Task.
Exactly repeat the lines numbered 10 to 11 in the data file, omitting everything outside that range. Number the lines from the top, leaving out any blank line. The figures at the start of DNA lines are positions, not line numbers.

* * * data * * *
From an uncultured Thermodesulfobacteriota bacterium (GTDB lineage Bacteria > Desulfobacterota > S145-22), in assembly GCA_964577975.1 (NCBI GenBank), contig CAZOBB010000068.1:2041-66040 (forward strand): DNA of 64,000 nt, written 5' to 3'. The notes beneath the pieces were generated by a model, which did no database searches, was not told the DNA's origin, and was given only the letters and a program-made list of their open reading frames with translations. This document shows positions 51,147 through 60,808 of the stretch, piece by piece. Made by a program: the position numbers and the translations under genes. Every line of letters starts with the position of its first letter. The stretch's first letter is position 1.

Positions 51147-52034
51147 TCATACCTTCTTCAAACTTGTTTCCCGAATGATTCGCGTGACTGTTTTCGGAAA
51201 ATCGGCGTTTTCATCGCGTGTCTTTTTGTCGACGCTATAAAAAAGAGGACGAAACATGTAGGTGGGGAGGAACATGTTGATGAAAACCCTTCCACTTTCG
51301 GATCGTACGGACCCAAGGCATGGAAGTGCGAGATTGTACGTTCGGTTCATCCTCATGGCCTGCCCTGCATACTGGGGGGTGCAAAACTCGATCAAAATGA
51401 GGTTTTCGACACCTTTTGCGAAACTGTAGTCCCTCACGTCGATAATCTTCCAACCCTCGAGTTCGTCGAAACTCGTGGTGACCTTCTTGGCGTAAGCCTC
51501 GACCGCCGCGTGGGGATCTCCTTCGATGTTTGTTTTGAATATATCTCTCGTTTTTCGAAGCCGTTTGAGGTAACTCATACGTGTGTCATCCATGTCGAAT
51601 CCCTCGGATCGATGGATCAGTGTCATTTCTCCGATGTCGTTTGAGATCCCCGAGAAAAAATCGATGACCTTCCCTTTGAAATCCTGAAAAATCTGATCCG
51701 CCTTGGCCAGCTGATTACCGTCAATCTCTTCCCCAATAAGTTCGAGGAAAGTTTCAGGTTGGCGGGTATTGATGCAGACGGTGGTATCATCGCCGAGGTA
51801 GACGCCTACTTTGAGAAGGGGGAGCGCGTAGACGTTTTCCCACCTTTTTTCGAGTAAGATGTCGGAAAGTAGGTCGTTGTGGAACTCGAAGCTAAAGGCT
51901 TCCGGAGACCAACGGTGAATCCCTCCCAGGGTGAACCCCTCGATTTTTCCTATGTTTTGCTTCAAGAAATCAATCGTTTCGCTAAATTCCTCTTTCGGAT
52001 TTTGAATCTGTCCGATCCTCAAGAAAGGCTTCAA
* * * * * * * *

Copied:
51801 GACGCCTACTTTGAGAAGGGGGAGCGCGTAGACGTTTTCCCACCTTTTTTCGAGTAAGATGTCGGAAAGTAGGTCGTTGTGGAACTCGAAGCTAAAGGCT
51901 TCCGGAGACCAACGGTGAATCCCTCCCAGGGTGAACCCCTCGATTTTTCCTATGTTTTGCTTCAAGAAATCAATCGTTTCGCTAAATTCCTCTTTCGGAT